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Rationality, preferences and irregular war

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  • Boris Salazar
  • Maria del Pilar Castillo

    ()
    (Universidad del Valle
    Universidad del Valle)

Abstract

We suppose that civilians under threat prefer certain situations within a context of irregular war and endangered survival; they will prefer those situations associated with greater probabilities of survival. Using lexicographical preferences and belief systems, we have shown that civilians will choose not to remain in situations having a lower probability of survival. Linking into social networks allows for shorter deliberation processes, lower decision costs and faster convergence towards collective decision-making. Civilian displacement thus becomes the outcome of a rational decision-making procedure

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Bibliographic Info

Article provided by Academia Colombiana de Ciencias Economicas, Colegio Mayor de Nuestra Senora del Rosario, Pontificia Universidad Javeriana, Universidad de Antioquia, Universidad de los Andes, Universidad del Valle, Universidad Externado de Colombia, Universidad Nacional de Colombia in its journal Colombian Economic Journal.

Volume (Year): 1 (2003)
Issue (Month): 1 (December)
Pages: 15-33

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Handle: RePEc:cej:primer:v:1:y:2003:i:1:p:15-33

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Keywords: survival; belief systems; common knowledge; preferences;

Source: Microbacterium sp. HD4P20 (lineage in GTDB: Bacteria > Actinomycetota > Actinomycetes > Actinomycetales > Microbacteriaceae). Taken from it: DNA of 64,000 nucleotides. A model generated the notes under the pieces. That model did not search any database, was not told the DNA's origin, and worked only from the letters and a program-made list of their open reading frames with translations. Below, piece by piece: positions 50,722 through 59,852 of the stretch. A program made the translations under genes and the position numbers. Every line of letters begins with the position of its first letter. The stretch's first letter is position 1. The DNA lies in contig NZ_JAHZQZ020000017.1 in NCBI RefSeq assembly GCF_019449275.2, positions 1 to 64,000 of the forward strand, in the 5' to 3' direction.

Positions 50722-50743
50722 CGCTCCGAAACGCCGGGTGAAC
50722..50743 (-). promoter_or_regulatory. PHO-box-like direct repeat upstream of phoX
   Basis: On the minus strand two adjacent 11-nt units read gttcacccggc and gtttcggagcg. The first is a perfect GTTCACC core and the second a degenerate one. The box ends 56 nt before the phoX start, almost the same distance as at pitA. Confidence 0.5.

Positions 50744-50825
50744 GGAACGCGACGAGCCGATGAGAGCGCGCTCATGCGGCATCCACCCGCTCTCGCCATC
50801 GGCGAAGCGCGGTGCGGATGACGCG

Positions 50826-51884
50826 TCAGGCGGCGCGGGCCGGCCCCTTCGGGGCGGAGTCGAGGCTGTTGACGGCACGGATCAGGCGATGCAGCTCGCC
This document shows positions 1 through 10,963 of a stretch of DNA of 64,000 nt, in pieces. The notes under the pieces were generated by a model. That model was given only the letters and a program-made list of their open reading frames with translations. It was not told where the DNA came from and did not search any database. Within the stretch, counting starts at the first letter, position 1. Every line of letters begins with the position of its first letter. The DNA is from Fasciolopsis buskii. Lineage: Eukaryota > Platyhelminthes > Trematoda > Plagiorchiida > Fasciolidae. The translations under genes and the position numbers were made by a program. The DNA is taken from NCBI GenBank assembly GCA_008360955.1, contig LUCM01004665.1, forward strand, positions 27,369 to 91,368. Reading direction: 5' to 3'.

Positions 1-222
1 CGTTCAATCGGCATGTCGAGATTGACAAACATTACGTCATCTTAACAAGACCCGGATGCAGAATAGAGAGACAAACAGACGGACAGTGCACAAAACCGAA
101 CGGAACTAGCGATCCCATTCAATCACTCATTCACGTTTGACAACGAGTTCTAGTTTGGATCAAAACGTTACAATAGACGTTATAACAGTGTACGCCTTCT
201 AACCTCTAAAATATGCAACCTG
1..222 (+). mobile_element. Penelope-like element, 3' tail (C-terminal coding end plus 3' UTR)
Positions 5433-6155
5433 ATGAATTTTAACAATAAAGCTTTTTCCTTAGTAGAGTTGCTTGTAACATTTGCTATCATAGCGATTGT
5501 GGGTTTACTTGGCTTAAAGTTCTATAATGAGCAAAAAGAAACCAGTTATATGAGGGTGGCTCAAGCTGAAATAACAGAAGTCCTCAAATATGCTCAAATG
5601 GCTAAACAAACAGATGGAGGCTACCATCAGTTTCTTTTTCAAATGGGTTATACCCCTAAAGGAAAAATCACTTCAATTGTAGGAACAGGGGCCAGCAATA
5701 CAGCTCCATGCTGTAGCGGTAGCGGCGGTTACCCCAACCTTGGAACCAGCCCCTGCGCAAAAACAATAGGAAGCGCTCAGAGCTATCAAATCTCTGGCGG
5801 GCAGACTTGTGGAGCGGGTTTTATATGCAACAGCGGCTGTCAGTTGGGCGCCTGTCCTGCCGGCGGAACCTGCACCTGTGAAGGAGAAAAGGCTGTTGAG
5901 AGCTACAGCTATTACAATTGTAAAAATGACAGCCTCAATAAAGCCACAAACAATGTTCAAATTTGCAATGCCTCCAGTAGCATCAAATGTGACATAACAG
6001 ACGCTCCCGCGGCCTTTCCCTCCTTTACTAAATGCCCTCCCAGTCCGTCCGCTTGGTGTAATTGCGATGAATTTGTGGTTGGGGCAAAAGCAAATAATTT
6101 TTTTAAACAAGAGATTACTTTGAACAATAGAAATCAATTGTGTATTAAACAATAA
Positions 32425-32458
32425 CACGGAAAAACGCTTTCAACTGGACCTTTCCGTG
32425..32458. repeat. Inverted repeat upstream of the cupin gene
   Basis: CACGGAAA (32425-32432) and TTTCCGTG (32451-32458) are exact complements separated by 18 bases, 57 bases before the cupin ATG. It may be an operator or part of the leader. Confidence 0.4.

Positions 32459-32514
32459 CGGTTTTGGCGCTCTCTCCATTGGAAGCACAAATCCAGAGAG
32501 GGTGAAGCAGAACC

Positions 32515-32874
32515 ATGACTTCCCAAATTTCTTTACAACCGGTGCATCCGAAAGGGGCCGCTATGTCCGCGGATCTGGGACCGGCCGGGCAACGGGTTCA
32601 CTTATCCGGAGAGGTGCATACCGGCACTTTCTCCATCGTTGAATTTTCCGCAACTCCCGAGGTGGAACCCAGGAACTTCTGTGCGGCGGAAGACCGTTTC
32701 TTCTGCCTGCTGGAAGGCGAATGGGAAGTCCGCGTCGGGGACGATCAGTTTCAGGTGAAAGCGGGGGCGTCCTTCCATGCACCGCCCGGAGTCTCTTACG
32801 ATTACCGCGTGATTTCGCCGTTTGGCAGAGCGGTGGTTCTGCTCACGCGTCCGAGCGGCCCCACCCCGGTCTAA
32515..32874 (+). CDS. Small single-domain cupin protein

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  1. Kajii, Atsushi & Morris, Stephen, 1997. "Commonp-Belief: The General Case," Games and Economic Behavior, Elsevier, vol. 18(1), pages 73-82, January.
  2. Fernando Vega Redondo & Sanjeev Goyal, 2001. "Learning, Network Formation And Coordination," Working Papers. Serie AD 2001-19, Instituto Valenciano de Investigaciones Económicas, S.A. (Ivie).
  3. Faruk Gul & Wolfgang Pesendorfer, 2001. "Temptation and Self-Control," Econometrica, Econometric Society, vol. 69(6), pages 1403-1435, November.
  4. Rabin, Matthew, 1997. "Psychology and Economics," Department of Economics, Working Paper Series qt8jd5z5j2, Department of Economics, Institute for Business and Economic Research, UC Berkeley.
  5. Stephen Morris & Hyun Song Shin, . "Approximate Common Knowledge and Co-ordination: Recent Lessons from Game Theory," CARESS Working Papres 97-8, University of Pennsylvania Center for Analytic Research and Economics in the Social Sciences.
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Cited by:
  1. Alexander Cotte Poveda, 2012. "Empirical research on the relationship between violence and social development in Colombia," Ensayos Revista de Economia, Universidad Autonoma de Nuevo Leon, Facultad de Economia, vol. 0(2), pages 37-56, November.

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